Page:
Dysarthria in Adults With Cerebral Palsy: Clinical Presentation and Impacts on Communication Purpose Although dysarthria affects the large majority of individuals with cerebral palsy (CP) and can substantially complicate everyday communication, previous research has provided an incomplete picture of its clinical features. We aimed to comprehensively describe characteristics of dysarthria in adults with CP and to elucidate the impact of dysarthric symptoms ... Research Article
Research Article  |   April 01, 2016
Dysarthria in Adults With Cerebral Palsy: Clinical Presentation and Impacts on Communication
 
Author Affiliations & Notes
  • Theresa Schölderle
    Clinical Neuropsychology Research Group, Institute for Phonetics and Speech Processing, Ludwig-Maximilians-University, Munich, Germany
  • Anja Staiger
    Clinical Neuropsychology Research Group, Institute for Phonetics and Speech Processing, Ludwig-Maximilians-University, Munich, Germany
  • Renée Lampe
    Hospital rechts der Isar, Technical University München, Germany
  • Katrin Strecker
    Center for Cerebral Palsy, Munich, Germany
  • Wolfram Ziegler
    Clinical Neuropsychology Research Group, Institute for Phonetics and Speech Processing, Ludwig-Maximilians-University, Munich, Germany
  • Disclosure: The authors have declared that no competing interests existed at the time of publication.
    Disclosure: The authors have declared that no competing interests existed at the time of publication. ×
  • Correspondence to Theresa Schölderle: theresa.schoelderle@ekn-muenchen.de
  • Editor: Jody Kreiman
    Editor: Jody Kreiman×
  • Associate Editor: Amy Neel
    Associate Editor: Amy Neel×
Article Information
Speech, Voice & Prosodic Disorders / Dysarthria / Special Populations / Genetic & Congenital Disorders / Speech, Voice & Prosody / Speech / Research Articles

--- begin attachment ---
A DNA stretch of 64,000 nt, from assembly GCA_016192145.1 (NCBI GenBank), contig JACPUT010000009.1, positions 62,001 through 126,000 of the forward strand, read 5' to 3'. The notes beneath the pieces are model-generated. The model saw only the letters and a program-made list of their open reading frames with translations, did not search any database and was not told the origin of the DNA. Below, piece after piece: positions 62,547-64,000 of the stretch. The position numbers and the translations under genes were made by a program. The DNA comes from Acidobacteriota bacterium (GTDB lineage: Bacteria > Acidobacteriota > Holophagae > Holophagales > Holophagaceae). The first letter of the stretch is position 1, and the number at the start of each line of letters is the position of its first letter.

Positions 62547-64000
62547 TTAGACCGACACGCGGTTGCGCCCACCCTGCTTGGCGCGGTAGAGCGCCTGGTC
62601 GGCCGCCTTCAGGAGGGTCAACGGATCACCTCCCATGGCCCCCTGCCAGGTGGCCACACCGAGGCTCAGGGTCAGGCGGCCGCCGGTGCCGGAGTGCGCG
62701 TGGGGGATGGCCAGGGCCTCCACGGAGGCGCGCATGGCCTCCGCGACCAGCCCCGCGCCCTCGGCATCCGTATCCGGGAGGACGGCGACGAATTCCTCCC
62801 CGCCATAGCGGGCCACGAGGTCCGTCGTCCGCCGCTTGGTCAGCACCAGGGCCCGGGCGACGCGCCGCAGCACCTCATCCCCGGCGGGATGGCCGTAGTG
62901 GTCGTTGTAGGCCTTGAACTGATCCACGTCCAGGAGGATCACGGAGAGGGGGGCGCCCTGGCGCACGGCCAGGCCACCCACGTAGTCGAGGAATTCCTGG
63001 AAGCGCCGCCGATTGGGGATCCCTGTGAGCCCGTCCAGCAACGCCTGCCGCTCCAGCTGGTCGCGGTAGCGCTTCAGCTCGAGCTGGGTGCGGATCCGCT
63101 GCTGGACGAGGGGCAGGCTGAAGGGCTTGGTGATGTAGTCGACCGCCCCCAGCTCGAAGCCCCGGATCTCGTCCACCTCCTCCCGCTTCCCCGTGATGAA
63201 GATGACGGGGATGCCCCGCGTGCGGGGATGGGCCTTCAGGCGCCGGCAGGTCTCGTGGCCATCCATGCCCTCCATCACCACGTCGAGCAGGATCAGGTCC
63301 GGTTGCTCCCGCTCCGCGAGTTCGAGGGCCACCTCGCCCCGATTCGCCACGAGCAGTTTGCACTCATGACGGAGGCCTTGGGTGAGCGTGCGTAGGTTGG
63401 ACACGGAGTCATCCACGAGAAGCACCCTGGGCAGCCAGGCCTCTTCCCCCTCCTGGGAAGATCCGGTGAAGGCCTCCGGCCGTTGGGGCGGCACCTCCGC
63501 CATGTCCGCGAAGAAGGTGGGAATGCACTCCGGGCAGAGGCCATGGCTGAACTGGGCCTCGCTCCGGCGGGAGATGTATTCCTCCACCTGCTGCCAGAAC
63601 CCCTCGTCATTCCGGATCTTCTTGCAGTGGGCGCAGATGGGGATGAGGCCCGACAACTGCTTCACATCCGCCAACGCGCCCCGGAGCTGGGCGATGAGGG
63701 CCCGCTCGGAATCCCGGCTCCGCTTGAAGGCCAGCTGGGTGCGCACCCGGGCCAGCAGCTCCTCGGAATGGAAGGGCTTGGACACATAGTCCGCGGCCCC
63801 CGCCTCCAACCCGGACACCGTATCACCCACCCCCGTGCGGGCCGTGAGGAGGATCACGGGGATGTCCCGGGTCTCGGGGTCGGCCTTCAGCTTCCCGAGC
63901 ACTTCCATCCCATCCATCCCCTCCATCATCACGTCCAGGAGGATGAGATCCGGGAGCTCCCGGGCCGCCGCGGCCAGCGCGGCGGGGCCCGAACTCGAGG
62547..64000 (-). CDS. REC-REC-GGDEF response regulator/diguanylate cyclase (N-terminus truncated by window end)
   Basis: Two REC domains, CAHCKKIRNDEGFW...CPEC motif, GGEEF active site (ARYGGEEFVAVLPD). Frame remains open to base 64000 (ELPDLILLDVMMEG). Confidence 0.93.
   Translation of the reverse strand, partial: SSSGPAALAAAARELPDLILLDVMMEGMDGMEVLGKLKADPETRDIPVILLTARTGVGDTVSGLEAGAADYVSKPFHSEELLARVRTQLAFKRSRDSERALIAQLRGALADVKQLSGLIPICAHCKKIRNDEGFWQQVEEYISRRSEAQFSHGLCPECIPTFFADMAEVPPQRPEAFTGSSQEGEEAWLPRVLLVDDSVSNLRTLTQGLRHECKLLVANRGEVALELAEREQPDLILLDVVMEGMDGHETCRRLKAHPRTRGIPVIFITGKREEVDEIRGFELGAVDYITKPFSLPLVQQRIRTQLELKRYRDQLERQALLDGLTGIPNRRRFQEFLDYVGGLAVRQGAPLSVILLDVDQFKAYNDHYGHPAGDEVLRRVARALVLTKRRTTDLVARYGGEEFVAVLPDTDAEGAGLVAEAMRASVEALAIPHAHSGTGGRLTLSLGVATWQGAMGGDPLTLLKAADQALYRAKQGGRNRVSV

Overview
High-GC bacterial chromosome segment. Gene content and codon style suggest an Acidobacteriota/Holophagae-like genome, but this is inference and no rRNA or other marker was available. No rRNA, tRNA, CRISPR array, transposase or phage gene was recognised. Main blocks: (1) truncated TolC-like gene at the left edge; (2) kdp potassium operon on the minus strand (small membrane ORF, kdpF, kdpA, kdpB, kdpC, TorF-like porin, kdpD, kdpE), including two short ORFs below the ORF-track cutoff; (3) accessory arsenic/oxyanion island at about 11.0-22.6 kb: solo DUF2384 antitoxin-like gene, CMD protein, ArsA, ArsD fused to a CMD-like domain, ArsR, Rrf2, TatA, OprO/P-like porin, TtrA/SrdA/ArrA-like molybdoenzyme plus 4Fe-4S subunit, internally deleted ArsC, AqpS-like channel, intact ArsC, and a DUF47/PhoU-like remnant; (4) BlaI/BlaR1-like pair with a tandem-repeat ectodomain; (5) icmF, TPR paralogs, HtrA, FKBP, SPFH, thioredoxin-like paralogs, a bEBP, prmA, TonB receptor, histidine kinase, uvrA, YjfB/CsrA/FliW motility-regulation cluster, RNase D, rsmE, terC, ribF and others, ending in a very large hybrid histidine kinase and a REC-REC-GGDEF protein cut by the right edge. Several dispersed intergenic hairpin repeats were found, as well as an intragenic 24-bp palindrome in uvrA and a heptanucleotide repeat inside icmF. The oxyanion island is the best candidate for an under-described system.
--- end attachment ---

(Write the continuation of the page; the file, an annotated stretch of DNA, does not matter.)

Research Article   |   April 01, 2016
Dysarthria in Adults With Cerebral Palsy: Clinical Presentation and Impacts on Communication
Journal of Speech, Language, and Hearing Research, April 2016, Vol. 59, 216-229. doi:10.1044/2015_JSLHR-S-15-0086
History: Received February 26, 2015 , Revised July 17, 2015 , Accepted August 26, 2015
 
Journal of Speech, Language, and Hearing Research, April 2016, Vol. 59, 216-229. doi:10.1044/2015_JSLHR-S-15-0086
History: Received February 26, 2015; Revised July 17, 2015; Accepted August 26, 2015

Purpose Although dysarthria affects the large majority of individuals with cerebral palsy (CP) and can substantially complicate everyday communication, previous research has provided an incomplete picture of its clinical features. We aimed to comprehensively describe characteristics of dysarthria in adults with CP and to elucidate the impact of dysarthric symptoms on parameters relevant for communication.

Method Forty-two adults with CP underwent speech assessment by means of standardized auditory rating scales. Listening experiments were conducted to obtain communication-related parameters—that is, intelligibility and naturalness—as well as age and gender estimates.

Results The majority of adults with CP showed moderate to severe dysarthria with symptoms on all dimensions of speech, most prominently voice quality, respiration, and prosody. Regression analyses revealed that articulatory, respiratory, and prosodic features were the strongest predictors of intelligibility and naturalness of speech. Listeners' estimates of the speakers' age and gender were predominantly determined by voice parameters.

Conclusion This study provides an overview on the clinical presentation of dysarthria in a convenience sample of adults with CP. The complexity of the functional impairment described and the consequences on the individuals' communication call for a stronger consideration of dysarthria in CP both in clinical care and in research.

Acknowledgments
Theresa Schölderle was funded by a PhD fellowship from the German National Academic Foundation. Anja Staiger received funding from the German Research Foundation. We would like to thank the speech-language therapists at the Center for Cerebral Palsy Munich for their help in recruiting the participants. The listening experiments and reliability evaluations were conducted with support from Stefanie Schmid and Anna-Maria Meck. We are also grateful to all the participants of the study and thank the ReHa-Hilfe e.V. for their support.
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